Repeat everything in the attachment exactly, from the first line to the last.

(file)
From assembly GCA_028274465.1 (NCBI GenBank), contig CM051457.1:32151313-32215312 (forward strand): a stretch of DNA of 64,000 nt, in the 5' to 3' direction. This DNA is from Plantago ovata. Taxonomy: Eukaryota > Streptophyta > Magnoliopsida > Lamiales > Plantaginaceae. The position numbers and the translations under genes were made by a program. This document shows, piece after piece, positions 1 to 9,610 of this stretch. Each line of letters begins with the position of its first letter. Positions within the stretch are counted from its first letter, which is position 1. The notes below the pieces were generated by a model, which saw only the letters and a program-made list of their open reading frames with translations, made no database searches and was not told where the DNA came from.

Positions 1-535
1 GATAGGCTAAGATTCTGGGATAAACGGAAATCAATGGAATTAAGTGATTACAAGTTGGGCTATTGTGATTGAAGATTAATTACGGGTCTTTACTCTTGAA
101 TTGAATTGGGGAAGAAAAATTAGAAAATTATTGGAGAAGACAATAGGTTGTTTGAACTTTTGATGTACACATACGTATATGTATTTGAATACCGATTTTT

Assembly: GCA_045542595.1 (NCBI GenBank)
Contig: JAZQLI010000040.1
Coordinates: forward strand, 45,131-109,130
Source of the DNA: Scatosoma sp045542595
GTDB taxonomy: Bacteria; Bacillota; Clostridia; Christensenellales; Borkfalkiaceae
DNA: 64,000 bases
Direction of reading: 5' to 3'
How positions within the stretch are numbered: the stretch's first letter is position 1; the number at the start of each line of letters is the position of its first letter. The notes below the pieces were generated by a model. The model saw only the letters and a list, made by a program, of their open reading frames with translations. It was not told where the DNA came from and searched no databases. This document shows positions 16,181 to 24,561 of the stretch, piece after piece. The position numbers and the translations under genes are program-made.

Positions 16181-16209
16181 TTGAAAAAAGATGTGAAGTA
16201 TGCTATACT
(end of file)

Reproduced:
From assembly GCA_028274465.1 (NCBI GenBank), contig CM051457.1:32151313-32215312 (forward strand): a stretch of DNA of 64,000 nt, in the 5' to 3' direction. This DNA is from Plantago ovata. Taxonomy: Eukaryota > Streptophyta > Magnoliopsida > Lamiales > Plantaginaceae. The position numbers and the translations under genes were made by a program. This document shows, piece after piece, positions 1 to 9,610 of this stretch. Each line of letters begins with the position of its first letter. Positions within the stretch are counted from its first letter, which is position 1. The notes below the pieces were generated by a model, which saw only the letters and a program-made list of their open reading frames with translations, made no database searches and was not told where the DNA came from.

Positions 1-535
1 GATAGGCTAAGATTCTGGGATAAACGGAAATCAATGGAATTAAGTGATTACAAGTTGGGCTATTGTGATTGAAGATTAATTACGGGTCTTTACTCTTGAA
101 TTGAATTGGGGAAGAAAAATTAGAAAATTATTGGAGAAGACAATAGGTTGTTTGAACTTTTGATGTACACATACGTATATGTATTTGAATACCGATTTTT

Assembly: GCA_045542595.1 (NCBI GenBank)
Contig: JAZQLI010000040.1
Coordinates: forward strand, 45,131-109,130
Source of the DNA: Scatosoma sp045542595
GTDB taxonomy: Bacteria; Bacillota; Clostridia; Christensenellales; Borkfalkiaceae
DNA: 64,000 bases
Direction of reading: 5' to 3'
How positions within the stretch are numbered: the stretch's first letter is position 1; the number at the start of each line of letters is the position of its first letter. The notes below the pieces were generated by a model. The model saw only the letters and a list, made by a program, of their open reading frames with translations. It was not told where the DNA came from and searched no databases. This document shows positions 16,181 to 24,561 of the stretch, piece after piece. The position numbers and the translations under genes are program-made.

Positions 16181-16209
16181 TTGAAAAAAGATGTGAAGTA
16201 TGCTATACT